However, the calculation above has serious defects. At first, according to general relativity strictly, the formulas (1) and (2) are only suitable for two particles in vacuum without the existence of electromagnetic interaction. In LIGO experiments, two mirrors are hanged in interferometers using fiber material. Interferometers are fixed on the steal tubers which are fixed on the surface of the earth. Whole system is controlled by electromagnetic interaction. As we known, the intensity of electromagnetic interaction is 10^{40} times greater than gravitational interaction. Therefore, gravitational waves cannot overcome electromagnetic forces to change the length of interferometer’s aims or make two mirrors vibration by overcoming the stain forces acted on fiber material. This is just the reason why J. Weber’s gravitational wave experiments failed. This is the critical defect of LIGO experiments. We have discussed this problem in Document [5] , so we do not discuss it any more here.

Second, the major point in this paper is to emphasize that the effect of gravitational wave on the wavelength of light has not been considered in LIGO experiments. In fact, if gravitational wave causes the change of spatial distance, it also causes the change of light’s wavelength. Both are synchronous. According to (6), when gravitational waves exist, the wavelengths of lights should become

(11)

when two lights meet together, the difference of phases should be

(12)

Therefore, interference fringes are unchanged. That is to say, it is impossible to detect gravitational waves by using Michelson interferometers. If, we write it as

(13)

Here, is the frequency of gravitational wave. Substitute (13) in (5) and (6), the integrals become

(14)

(15)

Here

(16)

The result is the same with (6) by substituting A for h.

In LIGO experiments, by assuming that gravitational wave’s speed is light’s speed in vacuum, the frequency of gravitational wave is and the wavelength is. The length of interferometer’s arm is, so we have. In the extent of interferometer size, the wavelength of gravitational wave can be considered as a fixed value. The formula (11) is still suitable by substituting A for h. So, even though (13) was used to describe gravitational waves, LIGO experiments could not detect gravitational waves too.

3. Light’s Speed Is Not a Constant When Gravitational Waves Exist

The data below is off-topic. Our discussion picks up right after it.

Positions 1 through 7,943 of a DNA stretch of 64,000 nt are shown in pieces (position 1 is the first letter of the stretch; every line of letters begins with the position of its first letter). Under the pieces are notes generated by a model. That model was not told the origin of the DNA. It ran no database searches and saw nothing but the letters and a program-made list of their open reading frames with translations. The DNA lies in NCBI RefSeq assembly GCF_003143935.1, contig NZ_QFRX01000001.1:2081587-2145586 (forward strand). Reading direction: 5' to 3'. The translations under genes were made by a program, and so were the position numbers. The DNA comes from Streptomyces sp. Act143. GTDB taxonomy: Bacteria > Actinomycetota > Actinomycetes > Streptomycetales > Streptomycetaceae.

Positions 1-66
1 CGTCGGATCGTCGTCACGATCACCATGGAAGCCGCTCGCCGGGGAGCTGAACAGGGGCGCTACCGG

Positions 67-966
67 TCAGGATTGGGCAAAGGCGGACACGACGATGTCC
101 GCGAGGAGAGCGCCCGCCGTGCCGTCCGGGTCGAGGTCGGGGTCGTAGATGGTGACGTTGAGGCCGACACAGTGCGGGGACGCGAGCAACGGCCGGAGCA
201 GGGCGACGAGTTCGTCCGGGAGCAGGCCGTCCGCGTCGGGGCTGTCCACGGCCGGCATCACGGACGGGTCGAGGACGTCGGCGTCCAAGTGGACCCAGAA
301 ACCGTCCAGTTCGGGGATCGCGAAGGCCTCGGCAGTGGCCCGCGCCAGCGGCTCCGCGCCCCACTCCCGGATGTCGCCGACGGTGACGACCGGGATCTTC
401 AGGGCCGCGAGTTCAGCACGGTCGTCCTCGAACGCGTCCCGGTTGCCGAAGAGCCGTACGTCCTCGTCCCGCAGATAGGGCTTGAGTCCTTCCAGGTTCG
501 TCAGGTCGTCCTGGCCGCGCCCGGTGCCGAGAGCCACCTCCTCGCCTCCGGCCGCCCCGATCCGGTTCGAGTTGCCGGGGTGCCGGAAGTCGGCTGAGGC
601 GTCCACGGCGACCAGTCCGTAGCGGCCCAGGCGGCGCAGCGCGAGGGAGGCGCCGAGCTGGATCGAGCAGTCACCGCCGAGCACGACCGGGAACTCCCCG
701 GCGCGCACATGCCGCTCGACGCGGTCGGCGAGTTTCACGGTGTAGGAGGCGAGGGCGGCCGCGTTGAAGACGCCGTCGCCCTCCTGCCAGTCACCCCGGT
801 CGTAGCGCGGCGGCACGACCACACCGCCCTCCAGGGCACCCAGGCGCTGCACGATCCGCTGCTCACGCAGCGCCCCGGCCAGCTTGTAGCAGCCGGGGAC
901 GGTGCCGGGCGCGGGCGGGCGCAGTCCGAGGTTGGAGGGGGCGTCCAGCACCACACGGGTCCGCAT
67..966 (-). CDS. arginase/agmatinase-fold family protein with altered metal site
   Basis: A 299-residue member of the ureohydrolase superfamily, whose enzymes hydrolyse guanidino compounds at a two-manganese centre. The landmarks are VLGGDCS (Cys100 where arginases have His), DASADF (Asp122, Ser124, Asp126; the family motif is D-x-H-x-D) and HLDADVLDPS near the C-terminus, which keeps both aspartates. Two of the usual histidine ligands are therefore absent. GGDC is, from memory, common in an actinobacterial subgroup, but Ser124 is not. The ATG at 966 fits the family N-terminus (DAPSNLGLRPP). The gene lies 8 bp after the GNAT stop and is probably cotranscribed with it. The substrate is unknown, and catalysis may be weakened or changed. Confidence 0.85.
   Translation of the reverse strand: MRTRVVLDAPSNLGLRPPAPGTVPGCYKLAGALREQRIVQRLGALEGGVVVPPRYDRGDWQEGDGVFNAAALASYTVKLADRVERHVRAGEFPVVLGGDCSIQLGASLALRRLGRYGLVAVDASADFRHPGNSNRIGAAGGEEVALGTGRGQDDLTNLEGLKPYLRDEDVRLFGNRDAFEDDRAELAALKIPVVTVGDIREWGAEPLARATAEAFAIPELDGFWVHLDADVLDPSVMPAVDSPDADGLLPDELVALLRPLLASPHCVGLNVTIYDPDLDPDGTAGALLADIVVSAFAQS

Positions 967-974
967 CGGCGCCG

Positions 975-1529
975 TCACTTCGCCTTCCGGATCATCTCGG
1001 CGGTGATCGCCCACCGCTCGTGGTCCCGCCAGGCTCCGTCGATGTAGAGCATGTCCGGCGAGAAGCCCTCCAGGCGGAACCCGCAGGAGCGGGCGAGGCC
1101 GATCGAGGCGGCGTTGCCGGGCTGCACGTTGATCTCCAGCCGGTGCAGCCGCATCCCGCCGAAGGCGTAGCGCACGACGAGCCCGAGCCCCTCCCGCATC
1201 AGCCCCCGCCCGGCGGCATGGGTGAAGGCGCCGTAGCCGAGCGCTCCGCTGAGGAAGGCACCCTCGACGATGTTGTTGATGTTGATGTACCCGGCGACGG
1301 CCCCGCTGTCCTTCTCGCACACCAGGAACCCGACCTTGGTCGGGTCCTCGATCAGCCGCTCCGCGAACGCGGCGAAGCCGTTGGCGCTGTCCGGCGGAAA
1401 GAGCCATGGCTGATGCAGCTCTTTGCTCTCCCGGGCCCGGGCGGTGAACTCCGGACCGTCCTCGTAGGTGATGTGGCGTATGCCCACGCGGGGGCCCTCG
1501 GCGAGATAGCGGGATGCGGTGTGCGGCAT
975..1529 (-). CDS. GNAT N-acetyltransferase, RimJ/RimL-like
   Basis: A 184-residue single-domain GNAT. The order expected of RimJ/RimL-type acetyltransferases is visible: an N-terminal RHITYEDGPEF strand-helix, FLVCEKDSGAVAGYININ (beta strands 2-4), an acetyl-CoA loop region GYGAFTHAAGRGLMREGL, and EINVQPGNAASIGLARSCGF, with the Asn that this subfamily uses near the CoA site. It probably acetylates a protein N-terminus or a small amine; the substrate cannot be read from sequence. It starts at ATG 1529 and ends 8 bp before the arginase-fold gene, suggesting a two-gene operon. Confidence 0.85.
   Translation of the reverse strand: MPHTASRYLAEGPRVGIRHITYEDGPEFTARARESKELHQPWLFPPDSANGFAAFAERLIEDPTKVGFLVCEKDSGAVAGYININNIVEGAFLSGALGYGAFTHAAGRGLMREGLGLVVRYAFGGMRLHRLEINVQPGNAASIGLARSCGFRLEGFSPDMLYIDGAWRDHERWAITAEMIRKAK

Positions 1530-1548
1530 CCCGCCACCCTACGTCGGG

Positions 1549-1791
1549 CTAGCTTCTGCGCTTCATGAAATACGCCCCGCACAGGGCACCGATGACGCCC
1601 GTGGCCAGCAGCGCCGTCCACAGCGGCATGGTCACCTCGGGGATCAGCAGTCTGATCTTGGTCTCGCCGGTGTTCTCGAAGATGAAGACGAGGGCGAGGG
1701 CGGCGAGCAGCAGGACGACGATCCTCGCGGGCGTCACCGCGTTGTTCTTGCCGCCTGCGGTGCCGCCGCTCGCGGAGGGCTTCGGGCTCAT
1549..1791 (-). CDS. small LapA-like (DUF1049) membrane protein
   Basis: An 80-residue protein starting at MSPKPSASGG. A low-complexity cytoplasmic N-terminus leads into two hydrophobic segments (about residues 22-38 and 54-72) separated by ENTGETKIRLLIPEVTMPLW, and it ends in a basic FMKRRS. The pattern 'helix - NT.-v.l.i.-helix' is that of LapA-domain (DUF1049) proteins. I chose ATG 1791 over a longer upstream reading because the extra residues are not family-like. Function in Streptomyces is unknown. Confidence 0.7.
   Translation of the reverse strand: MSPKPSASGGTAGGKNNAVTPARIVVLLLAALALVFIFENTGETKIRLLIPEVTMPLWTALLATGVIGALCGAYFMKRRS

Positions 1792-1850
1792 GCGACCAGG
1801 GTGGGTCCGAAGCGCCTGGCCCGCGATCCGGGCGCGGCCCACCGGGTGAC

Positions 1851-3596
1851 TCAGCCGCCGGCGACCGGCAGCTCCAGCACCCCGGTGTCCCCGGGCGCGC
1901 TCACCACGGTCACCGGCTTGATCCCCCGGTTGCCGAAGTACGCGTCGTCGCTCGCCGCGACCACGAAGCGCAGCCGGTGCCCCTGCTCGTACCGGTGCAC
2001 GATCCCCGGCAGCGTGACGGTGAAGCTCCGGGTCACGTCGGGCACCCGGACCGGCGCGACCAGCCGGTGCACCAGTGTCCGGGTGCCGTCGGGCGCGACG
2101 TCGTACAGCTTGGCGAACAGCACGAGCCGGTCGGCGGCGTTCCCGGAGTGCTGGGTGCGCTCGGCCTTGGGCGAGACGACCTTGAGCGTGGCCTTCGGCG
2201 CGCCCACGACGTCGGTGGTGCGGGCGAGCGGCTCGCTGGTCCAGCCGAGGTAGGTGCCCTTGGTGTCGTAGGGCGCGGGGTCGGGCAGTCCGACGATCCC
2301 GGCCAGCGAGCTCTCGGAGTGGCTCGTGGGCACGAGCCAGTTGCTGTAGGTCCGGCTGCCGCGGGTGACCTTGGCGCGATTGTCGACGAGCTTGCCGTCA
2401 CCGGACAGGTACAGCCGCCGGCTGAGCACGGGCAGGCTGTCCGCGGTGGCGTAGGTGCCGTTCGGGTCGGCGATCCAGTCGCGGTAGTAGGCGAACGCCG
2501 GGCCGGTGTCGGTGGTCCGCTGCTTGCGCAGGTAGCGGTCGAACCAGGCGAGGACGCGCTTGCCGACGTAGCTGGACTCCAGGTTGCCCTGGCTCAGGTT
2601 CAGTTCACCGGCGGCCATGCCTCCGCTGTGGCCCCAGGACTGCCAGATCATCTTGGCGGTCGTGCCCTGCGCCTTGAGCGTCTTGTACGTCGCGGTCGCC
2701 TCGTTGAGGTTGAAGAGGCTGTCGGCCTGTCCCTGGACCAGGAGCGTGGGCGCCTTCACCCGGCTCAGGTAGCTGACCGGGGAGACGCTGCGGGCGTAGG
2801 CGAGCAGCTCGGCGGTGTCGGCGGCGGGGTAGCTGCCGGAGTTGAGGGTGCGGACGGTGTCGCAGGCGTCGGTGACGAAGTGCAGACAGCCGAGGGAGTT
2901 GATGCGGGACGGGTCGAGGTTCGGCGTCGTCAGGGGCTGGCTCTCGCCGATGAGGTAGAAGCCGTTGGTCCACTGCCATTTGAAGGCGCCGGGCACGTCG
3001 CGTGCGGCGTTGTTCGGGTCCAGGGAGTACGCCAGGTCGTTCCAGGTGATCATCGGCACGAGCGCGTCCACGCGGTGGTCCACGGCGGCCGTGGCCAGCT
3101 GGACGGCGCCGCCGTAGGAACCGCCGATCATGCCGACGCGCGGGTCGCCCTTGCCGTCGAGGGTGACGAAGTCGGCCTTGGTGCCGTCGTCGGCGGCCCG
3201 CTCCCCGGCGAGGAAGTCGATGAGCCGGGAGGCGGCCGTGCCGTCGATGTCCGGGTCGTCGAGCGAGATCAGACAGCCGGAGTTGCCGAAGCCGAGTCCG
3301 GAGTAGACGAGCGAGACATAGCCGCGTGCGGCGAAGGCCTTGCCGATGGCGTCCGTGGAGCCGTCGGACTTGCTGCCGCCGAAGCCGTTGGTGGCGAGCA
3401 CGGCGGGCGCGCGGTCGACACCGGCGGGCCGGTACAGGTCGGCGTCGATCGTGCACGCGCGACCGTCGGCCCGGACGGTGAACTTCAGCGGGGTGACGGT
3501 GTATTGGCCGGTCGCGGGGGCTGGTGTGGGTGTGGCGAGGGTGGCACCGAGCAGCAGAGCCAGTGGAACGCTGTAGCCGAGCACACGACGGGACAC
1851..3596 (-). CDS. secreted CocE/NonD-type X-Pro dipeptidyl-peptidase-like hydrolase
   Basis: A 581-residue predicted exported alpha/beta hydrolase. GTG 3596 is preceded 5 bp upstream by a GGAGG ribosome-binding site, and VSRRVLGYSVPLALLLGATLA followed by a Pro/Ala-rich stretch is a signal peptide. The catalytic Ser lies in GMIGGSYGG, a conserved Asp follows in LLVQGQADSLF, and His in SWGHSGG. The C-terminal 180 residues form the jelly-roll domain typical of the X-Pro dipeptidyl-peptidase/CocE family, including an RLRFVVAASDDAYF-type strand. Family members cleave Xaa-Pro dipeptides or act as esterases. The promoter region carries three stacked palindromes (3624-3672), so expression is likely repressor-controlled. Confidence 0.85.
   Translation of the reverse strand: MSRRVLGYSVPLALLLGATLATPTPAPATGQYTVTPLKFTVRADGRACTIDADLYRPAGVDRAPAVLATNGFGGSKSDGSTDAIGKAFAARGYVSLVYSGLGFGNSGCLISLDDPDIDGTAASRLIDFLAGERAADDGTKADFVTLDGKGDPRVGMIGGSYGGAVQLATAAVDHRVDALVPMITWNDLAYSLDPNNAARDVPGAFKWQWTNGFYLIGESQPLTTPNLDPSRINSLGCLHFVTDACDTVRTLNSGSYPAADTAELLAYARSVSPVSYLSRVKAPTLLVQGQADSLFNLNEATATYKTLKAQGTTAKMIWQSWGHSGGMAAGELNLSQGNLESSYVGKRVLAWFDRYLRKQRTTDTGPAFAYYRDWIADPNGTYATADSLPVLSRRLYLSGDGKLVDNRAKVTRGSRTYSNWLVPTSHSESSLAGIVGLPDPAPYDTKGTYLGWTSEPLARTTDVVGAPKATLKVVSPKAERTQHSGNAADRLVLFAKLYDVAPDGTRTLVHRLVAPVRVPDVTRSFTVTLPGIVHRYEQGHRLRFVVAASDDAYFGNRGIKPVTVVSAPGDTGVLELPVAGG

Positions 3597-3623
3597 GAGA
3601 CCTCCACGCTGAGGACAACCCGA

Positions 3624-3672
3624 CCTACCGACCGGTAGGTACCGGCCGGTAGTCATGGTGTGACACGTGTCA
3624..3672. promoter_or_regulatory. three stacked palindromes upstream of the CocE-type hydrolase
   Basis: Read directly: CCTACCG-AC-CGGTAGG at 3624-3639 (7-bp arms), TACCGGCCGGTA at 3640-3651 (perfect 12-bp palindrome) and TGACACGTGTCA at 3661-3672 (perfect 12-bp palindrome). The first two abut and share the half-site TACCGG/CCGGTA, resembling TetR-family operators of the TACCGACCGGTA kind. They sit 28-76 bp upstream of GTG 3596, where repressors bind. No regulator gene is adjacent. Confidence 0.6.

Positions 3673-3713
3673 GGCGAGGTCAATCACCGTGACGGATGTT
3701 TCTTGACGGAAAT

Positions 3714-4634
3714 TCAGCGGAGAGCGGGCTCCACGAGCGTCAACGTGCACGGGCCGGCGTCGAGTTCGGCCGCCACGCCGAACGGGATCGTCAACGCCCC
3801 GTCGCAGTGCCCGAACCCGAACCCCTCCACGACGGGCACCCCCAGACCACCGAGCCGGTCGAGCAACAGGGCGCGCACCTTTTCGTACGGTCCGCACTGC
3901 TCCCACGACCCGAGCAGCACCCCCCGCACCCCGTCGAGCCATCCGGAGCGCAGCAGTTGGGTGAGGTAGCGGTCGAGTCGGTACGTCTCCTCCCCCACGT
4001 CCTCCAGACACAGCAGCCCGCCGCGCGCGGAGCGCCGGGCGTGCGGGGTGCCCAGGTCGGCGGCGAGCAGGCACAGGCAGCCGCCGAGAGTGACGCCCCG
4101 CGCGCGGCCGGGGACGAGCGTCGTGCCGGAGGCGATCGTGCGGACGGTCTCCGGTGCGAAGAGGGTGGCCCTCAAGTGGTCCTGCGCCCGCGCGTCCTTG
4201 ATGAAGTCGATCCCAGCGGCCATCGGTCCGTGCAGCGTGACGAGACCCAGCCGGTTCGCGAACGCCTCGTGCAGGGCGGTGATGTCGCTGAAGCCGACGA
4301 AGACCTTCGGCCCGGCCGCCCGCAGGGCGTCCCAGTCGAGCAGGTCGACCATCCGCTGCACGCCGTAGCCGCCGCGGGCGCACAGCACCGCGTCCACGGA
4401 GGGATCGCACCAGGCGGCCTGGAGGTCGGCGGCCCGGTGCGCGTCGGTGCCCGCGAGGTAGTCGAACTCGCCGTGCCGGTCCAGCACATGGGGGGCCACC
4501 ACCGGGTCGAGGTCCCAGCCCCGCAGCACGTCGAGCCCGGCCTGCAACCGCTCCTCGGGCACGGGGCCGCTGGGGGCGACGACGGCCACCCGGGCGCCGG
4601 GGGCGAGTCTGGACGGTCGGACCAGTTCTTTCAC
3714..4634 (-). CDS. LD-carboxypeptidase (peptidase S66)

Based on (4) and (5), we can obtain an important conclusion, i.e., light’s speed is not a constant again when gravitational waves exist

(17)

This result also causes a great effect on LIGO experiments. The current theory always considers light’s speed to be a constant in gravitational fields. According to Reference [4] , (17) means that the spatial refractive index becomes from 1 due to the existence of gravitational waves. In this medium space, light’s speed is changed. More interesting is that if, we have and. That is to say, exceeds light’s speed in vacuum. How do we explain this result? No one consider this problem at present.

Reference [4] also indicates that “For Gaussian beam, the interval of space-time is not equal to zero. In the laser detectors of gravitational waves, Gaussian beams are used. Do these lights exist in curved space-time?” [4] . According to strict calculation, when gravitational waves exist, the propagation speed of Gaussian beam is

(18)

Here, is the spot size of Gaussian beam, k is the absolute value of wave’s vector and z is the coordinate of light beam. These results will cause great influence on the waveform match in LIGO experiment. The original matching signals would become mismatching when comparing them with the templates of waveforms. The conclusion to detect gravitational waves should be reconsidered.

In fact, LIGO team also admits that gravitational wave changes light’s wavelength. In the LIGO’s FAQ page (https://www.ligo.caltech.edu/page/faq) we can see the following question:

“If a gravitational wave stretches the distance between the LIGO mirrors, doesn’t it also stretch the wavelength of the laser light?”

The answer of LIGO team is:

“A gravitational wave does stretch and squeeze the wavelength of the light in the arms. But the interference pattern doesn’t come about because of the difference between the length of the arm and the wavelength of the light. Instead it’s caused by the different arrival time of the light wave’s “crests and troughs” from one arm with the arrival time of the light that traveled in the other arm. To get how this works, it is also important to know that gravitational waves do NOT change the speed of light.

The answer is very confusing, showing that they aware of the problem but try to escape from it. Then they say